He succeeded in every aspect a quarterback should; stats, championships and accolades. He was also clutch and was on the winning side of the 1958 NFL Championship, known as The Greatest Game Ever Played.

    Besides all of his accolades, he is also the prototype for quarterbacks everywhere: a smart, strong armed leader who never gives up.

6. Tom Brady

6 of 11

    Awards: Six Pro Bowls, three All-Pros, tree time Super Bowl Champion, two time NFL MVP

    Stats: 34,744 passing yards, 261 touchdowns, 103 interceptions, 63.6 completion percentage


    Tom Brady had no expectations. He was a lowly sixth round draft pick in the 2000 NFL Draft. After a year of sitting, he became the backup to Drew Bledsoe. Then in 2001, he got his break. Bledsoe was hurt in the second game of the year, and Brady took over and never looked back.

    At the end of the year, the Patriots were Super Bowl champions and Tom Brady was Super Bowl MVP.

    Now Brady has been at it for a decade and has astounded. Besides winning three Super Bowls and being named league MVP twice, Brady has also broken records, including most touchdown passes in a season with fifty. 

    Recently, though, Brady has been sub par in the playoffs. This is strange considering how clutch Brady has been throughout his career. I don't expect this trend to continue. In a few years, look for him to be higher on this list.

5. Brett Favre

7 of 11

    Awards: Eleven Pro Bowls, six All-Pros, three time NFL MVP

    Stats: 71,838 yards, 508 touchdowns, 336 interceptions, 62 percent completion percentage


    Favre gets a lot of heat. He has been called overrated, a choker and a pest. He never gets called what he deserves, though: one of the best ever. 

    Look past the last few years. Forget his mediocre stretch near the end of his tenure of Green Bay, forget his great last season with the Packers, forget the interception in the Giants game, forget the season with the Jets, the amazing comeback in Minnesota, the horrible end of the comeback last year, the retire/comeback circus and the lewd pictures he may or may not have sent. Forget it all; the great moments too. That period of his career never happened.

    Now remember the 1994-2004 seasons. Remember the MVP's, the All-Pros, the Super Bowl he won, his dominance, the Monday Night game after his dad died, the guts and heart he showed and Favre before he had Jets or Vikings on his jersey. Remember the Brett Favre we all loved.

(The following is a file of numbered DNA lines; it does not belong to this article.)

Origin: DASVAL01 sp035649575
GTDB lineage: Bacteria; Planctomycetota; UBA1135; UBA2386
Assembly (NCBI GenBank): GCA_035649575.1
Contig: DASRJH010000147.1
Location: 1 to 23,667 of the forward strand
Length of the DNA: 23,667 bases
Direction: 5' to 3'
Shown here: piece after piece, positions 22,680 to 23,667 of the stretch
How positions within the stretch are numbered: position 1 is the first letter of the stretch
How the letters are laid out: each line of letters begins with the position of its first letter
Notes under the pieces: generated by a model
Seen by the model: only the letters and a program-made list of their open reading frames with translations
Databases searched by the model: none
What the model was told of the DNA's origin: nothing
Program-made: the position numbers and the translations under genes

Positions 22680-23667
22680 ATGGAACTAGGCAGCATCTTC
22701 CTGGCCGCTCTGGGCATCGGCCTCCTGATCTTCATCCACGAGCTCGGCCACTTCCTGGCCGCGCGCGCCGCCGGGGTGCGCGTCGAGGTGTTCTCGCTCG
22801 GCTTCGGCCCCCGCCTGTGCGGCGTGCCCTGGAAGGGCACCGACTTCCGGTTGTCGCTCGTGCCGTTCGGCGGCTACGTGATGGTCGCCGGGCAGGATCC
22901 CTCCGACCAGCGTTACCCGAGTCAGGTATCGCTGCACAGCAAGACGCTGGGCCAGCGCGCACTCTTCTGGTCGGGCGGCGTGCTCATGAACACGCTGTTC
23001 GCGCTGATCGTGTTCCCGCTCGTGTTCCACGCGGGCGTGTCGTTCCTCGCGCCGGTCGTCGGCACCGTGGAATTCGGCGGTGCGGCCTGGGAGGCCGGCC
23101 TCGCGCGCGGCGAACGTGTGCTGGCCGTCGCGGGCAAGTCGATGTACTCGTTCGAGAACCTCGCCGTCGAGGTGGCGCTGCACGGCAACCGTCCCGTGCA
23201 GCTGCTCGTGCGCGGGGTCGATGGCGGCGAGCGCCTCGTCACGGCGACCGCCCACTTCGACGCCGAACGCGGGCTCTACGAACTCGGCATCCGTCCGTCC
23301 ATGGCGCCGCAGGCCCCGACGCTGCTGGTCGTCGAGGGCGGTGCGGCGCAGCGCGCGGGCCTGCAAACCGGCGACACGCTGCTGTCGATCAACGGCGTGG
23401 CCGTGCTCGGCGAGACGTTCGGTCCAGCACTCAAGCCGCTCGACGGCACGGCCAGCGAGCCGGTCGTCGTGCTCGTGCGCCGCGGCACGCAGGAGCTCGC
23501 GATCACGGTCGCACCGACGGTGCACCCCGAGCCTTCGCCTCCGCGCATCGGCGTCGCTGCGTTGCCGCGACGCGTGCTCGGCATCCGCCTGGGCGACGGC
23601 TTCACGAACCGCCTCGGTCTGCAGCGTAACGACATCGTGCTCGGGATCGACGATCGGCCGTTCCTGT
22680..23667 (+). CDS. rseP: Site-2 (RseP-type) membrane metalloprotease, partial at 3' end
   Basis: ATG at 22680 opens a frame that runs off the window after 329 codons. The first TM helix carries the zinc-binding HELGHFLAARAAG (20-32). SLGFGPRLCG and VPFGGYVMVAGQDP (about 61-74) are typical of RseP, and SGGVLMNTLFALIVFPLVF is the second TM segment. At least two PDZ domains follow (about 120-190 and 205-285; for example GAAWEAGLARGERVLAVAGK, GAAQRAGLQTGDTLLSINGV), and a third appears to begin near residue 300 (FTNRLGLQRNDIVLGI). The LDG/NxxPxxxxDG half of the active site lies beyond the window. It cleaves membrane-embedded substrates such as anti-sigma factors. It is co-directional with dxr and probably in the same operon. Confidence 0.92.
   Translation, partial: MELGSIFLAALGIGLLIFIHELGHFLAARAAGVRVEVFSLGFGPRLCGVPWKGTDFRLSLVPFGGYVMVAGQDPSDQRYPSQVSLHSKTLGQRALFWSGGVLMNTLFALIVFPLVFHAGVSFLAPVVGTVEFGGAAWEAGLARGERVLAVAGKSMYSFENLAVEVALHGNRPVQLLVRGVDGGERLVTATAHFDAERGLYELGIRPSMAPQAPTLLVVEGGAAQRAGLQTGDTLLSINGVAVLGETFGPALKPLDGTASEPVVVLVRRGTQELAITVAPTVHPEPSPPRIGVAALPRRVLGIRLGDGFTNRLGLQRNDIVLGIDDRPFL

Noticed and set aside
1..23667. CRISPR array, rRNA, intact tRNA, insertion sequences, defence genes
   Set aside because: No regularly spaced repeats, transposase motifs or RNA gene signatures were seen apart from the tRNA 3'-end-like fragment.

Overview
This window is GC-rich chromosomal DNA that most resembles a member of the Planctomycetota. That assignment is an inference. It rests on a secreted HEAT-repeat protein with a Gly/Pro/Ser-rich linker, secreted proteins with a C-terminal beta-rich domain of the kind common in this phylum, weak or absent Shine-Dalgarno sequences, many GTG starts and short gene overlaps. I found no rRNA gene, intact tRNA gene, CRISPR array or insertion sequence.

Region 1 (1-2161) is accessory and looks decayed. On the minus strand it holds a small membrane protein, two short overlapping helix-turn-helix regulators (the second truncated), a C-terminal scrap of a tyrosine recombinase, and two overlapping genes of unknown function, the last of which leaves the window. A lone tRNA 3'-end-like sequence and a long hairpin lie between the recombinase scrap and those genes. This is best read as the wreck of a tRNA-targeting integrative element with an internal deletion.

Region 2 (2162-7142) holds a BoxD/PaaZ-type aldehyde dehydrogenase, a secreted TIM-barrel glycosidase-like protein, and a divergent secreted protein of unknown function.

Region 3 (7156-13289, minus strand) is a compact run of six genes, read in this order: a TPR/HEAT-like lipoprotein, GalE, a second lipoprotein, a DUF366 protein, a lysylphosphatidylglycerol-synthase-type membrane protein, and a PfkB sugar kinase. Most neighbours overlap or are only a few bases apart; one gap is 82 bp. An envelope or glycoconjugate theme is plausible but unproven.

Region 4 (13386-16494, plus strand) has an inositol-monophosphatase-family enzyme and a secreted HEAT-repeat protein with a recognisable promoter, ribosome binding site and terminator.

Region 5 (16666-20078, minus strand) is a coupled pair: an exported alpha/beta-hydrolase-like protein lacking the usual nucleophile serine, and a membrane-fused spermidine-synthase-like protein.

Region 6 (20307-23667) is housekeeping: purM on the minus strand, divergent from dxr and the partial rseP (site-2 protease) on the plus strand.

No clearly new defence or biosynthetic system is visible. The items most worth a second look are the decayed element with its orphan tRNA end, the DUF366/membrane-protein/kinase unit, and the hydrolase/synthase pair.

Was there anything overrated about that Brett Favre. Not to me. To me that period alone would land Favre on this list because during that period no one dominated like Brett.  

4. Otto Graham

8 of 11

    Awards: Five Pro Bowls, 10 All-Pros, two time AAFC MVP.

    Stats: 25,384 yards, 174 touchdowns, 135 interceptions, 56 completion percentage.


    Otto Graham led his Cleveland Browns team to either the AAFC or NFL league championship game in all 10 years of his career and won seven of those. During that 10 year period, he threw for statistical totals that were astounding for the era. He was so dominant that he was named All-Pro every year he played; that is ridiculous.

    People tend to discount Graham because of the early part of his career. He and the Browns played in the AAFC, which was considered a lesser league, but I think his continued dominance once he went to the NFL more than justifies his inclusion at number four on this list. 

3. Peyton Manning

9 of 11

    Awards: Eleven Pro Bowls, eight All Pros, four time NFL MVP

    Stats: 54,828 yards, 399 touchdowns, 198 interception, 64.9 completion percentage


    Manning is the most prolific passer of all time. When he is done, he will probably have set every relevant passing record and will be the most statistically accomplished quarterback ever.

    He has done it all: won MVP awards, been to Pro Bowls and won Super Bowls. While he hasn't been great in the playoffs, he has been decent, but that won't cut it past three on this list. To be the greatest ever, you need great regular season stats and great postseason performances.

2. Bart Starr

10 of 11

    Awards: Four Pro Bowls, four All-Pros, 1966 NFL MVP

    Stats: 24,718 yards, 152 touchdowns, 138 interceptions


    Bart Starr may not look like he has great stats, but he does. Although Johnny Unitas played in the same era as Starr and had almost twice as many touchdowns he was never as efficient as Starr, who won five NFL Championships, including the first two Super Bowls.

    Star led the league in passer rating five times and had one of the best completion percentages of the era. Though never prolific, he had steady stats and a strong touchdown to interception ratio.

    Although forgotten by many, Starr was truly one of the best. 

1. Joe Montana

11 of 11

    Awards: eight Pro Bowls, six All-Pros, two time NFL MVP

    Stats: 40,551 yards, 273 touchdowns, 63.2 completion percentage


    Joe Montana was obviously the greatest ever. He won four Super Bowls and was named game MVP in three of them. He was also a surgeon on the field; he sliced up defenses with perfect passes and marched his team down the field.

    Montana is probably best known for his postseason performance. In the postseason, Montana threw for 45 touchdowns and 5772 yards, best for first and second all time respectively. Incredibly, he never threw an interception in a Super Bowl.

    No matter the situation Montana was ready. In his career, he had 31 career fourth quarter comebacks. He was clutch 

    All of these reasons and many more are why, in my opinion, Joe Montana was the best ever.